Issues of Musical Behaviour and the Performative at Prehistoric Monuments 

John Crewdson

A behavioural approach is concerned with unravelling our thoughts and actions and explaining why we think and act as we do. We generally think about, and do things, because we believe (subconsciously or consciously) that they profit us in some way. For instance, people create, listen and perform music for many beneficial reasons. Musical engagement can be an aesthetically pleasing, mood-optimising experience, and can also provide social benefits for the individual and group. These qualities may explain the apparent ubiquity of music-making, particularly when people gather for cultural and religious events. 

But what happens when people are absent? The monumental sites of the Neolithic and Bronze Age represent enduring traces of human behaviour in the past. These places are not simply the outcomes of behaviour, but arenas where activities took place. Monuments provided, and continue to provide, an interactive context for peoples’ thoughts and actions; environments that affect and even orchestrate social and aesthetic experience. To enrich our understanding of these sites it is crucial that we attend to the interactive relationship between people and monument both in the past and in the present.

There are a number of ways in which a monumental space can influence behaviour. When music-making, for example, tactus might be influenced by the echo times of the performance area. A choice of pitch might be influenced by strong resonant frequencies. The sound-proofing qualities of enclosed chambers may provide a silent palette against which the subtleties of instrumental and vocal sound are heard more clearly allowing fine tuning and development. Since it is the monuments themselves which provide the experiential context for these behaviours, measuring their acoustic features provides access to aspects of ancient auditory experience. If acoustic data can illuminate the reactive qualities of the monument, a behavioural interpretation of this data might supply insight into human interaction with these features.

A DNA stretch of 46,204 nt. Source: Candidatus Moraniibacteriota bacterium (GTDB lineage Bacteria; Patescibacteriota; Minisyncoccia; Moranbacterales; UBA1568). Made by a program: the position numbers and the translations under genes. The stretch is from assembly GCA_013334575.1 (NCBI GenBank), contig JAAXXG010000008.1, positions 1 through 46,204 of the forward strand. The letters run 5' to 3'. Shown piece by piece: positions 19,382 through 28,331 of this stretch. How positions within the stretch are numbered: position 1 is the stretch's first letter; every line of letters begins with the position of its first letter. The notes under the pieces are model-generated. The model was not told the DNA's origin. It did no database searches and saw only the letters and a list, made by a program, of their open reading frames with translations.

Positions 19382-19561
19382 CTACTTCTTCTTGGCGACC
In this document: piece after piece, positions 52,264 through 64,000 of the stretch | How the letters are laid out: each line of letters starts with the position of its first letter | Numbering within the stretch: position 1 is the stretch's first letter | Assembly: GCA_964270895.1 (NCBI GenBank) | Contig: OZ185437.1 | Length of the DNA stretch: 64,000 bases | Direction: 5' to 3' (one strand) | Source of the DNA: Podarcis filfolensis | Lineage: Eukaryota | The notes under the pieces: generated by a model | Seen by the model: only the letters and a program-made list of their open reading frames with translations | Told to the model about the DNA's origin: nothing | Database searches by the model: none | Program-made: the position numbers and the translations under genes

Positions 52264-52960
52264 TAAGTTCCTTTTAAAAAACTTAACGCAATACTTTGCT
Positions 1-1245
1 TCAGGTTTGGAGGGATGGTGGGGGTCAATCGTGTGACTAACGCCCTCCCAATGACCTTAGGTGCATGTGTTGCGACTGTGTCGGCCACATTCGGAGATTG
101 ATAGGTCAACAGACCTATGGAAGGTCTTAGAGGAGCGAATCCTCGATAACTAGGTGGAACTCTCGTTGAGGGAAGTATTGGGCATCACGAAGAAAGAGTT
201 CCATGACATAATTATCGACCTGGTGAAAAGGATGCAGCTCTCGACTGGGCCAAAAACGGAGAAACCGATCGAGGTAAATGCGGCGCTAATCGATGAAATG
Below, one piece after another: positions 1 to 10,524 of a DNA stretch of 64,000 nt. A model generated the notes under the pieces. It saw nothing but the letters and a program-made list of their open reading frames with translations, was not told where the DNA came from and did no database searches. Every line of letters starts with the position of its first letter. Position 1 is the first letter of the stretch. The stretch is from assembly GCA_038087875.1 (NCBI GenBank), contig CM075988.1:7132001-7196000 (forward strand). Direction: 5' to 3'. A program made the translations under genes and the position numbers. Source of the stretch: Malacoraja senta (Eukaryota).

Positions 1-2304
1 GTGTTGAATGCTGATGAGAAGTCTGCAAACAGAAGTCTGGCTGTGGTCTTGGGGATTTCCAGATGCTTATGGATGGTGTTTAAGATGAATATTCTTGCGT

For example, a key behavioural idea is that people are most concerned with experiences that convey the intentions of other people. Much of human intention is communicated through speech. This suggests we should be particularly mindful of how monumental sites acoustically mediate speech and other forms of vocalisation. This is a possibility that I have explored, in collaboration with Aaron Watson, at House 1 in the Neolithic village of Skara Brae, Orkney. The house contains a stone-built ‘dresser’ with a stone ‘seat’ positioned in front of it. Initial results suggest that resonant cavities within the dresser enhance speech by acting as an ‘amplifier’ for sounds in the range of the fundamental frequencies of the human voice. While the dresser in House 1 was used to display special artefacts, might it also have acted to exaggerate the voice of an individual seated before it, thereby emphasising their power and prestige?

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